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Hello 2007, it's 1991 calling

by Saleem Khan, CBC News Online

David Winer, the self-described inventor of RSS (or not) – the technology that automatically tells you there's a new post to this blog or a news story without having to manually check the site – has discovered a new use for his webcam that he calls a "cool overkill use of technology." Only it's not so new.

Transport yourself to another time by clicking the link below.

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The tedium of roleplaying games

by Paul Jay, CBC News Online

Role-playing game developer Jeff Vogel has a lovely rant on RPGVault about how much he hates fantasy role-playing games. Well, not all games, but most of them, which he says are a waste of time involving "a lot of tedium."

But this is not a rant against all the World of Warcrafters out there; rather, Vogel's criticisms will likely ring true with massively multiplayer online role-playing game (MMORPG) players as much as anyone. Vogel's big problem with RPGs could best be described as the Frodo Baggins school of narration so present in fantasy role-playing games: everyone starts out as a complete weakling.

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Is the Wii the future of voting?

by Saleem Khan, CBC News Online

Nintendo Co. Ltd. has added a new online channel to its Wii Menu that it calls Everybody Votes.

Wii owners with an internet-connected console will be able to vote in unscientific global and regional online polls through the channel on subjects that range from the topical to the humorous.

Vote to read more by clicking the link below.

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Microsoft slams IBM in document standards fight

by Saleem Khan, CBC News Online

It may not be a sexy subject, but it's potentially worth a lot of money: Microsoft Corp. has fired a volley over IBM Corp.'s bow with an open letter that claims IBM is trying to block Office document formats from being established as an industry standard.

The letter, signed by signed by Microsoft executives Tom Robertson, general manager for interoperability and standards; and Jean Paoli general manager of interoperability and XML architecture, calls out IBM on its opposition in the international standards process.

Click below to enter the fray.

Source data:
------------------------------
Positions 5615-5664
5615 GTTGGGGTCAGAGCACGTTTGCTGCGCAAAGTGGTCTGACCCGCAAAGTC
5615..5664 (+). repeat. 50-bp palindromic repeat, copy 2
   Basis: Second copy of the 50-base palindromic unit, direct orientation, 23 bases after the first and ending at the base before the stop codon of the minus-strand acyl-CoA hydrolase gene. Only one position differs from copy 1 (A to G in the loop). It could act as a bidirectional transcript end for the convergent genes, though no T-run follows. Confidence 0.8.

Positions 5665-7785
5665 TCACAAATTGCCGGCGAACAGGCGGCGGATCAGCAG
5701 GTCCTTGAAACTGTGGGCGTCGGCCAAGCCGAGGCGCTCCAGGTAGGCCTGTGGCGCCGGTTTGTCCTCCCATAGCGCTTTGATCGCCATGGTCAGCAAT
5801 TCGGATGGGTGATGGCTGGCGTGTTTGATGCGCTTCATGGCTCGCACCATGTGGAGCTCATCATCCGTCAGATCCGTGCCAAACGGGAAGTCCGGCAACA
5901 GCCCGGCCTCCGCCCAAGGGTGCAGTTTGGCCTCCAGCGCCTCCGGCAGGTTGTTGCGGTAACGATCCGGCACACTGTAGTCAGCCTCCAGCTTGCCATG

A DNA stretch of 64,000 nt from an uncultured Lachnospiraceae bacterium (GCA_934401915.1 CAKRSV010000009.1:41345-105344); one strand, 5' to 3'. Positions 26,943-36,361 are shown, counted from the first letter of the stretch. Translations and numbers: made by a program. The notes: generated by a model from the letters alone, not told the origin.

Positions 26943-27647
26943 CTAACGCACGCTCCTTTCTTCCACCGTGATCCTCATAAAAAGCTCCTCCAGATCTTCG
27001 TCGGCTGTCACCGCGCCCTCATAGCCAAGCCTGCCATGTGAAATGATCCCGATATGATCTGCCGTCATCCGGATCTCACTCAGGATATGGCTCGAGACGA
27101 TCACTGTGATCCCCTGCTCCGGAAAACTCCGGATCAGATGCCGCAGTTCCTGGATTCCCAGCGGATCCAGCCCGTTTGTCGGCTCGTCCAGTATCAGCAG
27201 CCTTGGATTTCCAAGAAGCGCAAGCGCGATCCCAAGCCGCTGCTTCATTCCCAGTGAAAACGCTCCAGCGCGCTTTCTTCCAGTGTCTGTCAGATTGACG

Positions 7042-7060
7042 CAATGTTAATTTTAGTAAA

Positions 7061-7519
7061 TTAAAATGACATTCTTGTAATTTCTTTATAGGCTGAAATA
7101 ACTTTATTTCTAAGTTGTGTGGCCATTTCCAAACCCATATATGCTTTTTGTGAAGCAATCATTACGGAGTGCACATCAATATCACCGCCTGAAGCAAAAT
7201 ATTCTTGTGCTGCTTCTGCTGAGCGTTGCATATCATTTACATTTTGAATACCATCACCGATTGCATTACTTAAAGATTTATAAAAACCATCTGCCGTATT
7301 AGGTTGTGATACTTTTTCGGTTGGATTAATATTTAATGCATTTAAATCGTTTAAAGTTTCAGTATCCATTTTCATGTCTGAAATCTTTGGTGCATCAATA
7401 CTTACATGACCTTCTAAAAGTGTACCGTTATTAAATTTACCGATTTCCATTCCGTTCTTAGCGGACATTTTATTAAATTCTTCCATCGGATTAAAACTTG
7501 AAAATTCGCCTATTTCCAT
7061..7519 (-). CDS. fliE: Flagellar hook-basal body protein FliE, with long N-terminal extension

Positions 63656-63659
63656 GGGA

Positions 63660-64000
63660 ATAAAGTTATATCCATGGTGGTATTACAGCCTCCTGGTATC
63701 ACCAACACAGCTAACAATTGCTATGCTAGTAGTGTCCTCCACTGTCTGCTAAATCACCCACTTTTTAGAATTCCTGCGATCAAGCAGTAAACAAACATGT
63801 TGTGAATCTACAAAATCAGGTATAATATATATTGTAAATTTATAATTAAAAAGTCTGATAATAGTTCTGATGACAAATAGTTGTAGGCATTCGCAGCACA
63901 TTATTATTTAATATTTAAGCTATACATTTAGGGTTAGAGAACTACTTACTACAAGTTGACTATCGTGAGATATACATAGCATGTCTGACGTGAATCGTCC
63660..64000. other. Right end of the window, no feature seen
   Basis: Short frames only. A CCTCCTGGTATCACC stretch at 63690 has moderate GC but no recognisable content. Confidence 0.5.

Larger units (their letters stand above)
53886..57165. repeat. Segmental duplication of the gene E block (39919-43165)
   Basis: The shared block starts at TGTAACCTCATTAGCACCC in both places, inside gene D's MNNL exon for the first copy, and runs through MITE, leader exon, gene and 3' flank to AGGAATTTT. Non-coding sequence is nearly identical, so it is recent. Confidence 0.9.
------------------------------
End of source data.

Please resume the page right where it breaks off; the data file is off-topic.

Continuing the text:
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Send them over the moon, or at least into orbit

by Paul Jay, CBC News online

For lovers out there trying to come up with a last-minute Valentine's Day gift to get out of the doghouse, the key is to think big. And what's bigger than outer space?

That's the thinking behind a special Valentine's Day offer from the MIT and Georgia Tech students responsible for YNIS, or Your Name Into Space.

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Vista isn't security software: Symantec CEO

by Saleem Khan, CBC News Online

Microsoft Corp. has been touting the security features of its Windows Vista operating system as a key reason for people to switch to the latest version of its flagship product, but at least one senior security executive has turned up his nose at the notion.

John Thompson, the CEO of Symantec Corp., said he won't use Vista and consumers shouldn't be fooled by the slick, feature-laden software.

Click the very safe link below to read more.

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They never saw it coming

by Paul Jay, CBC News Online

After 28 years of studying ESP (extra-sensory perception) and telekinesis, the Princeton Engineering Anomalies Research (or PEAR) laboratory will shut down at the end of the month, The New York Times reported.

For almost three decades the lab was an embarassment for the university and an outrage to the scientific community. And lab founder Robert Jahn has finally decided to call it quits.

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Future of video games in your hand

by Saleem Khan, CBC News Online

Greg Canessa, the man who conceived and drove Microsoft Corp.'s Xbox Live Arcade casual games division – which is often referred to in Microsoft circles as "wife-crack" for its characteristic ability to addict women previously not interested in their husbands' digital amusements – has left the company. His new gig? Vice-president of video game platforms for Seattle, Wash.-based PopCap Games Inc., the maker of notorious work-time devourers such as Bejeweled (which you can also play online)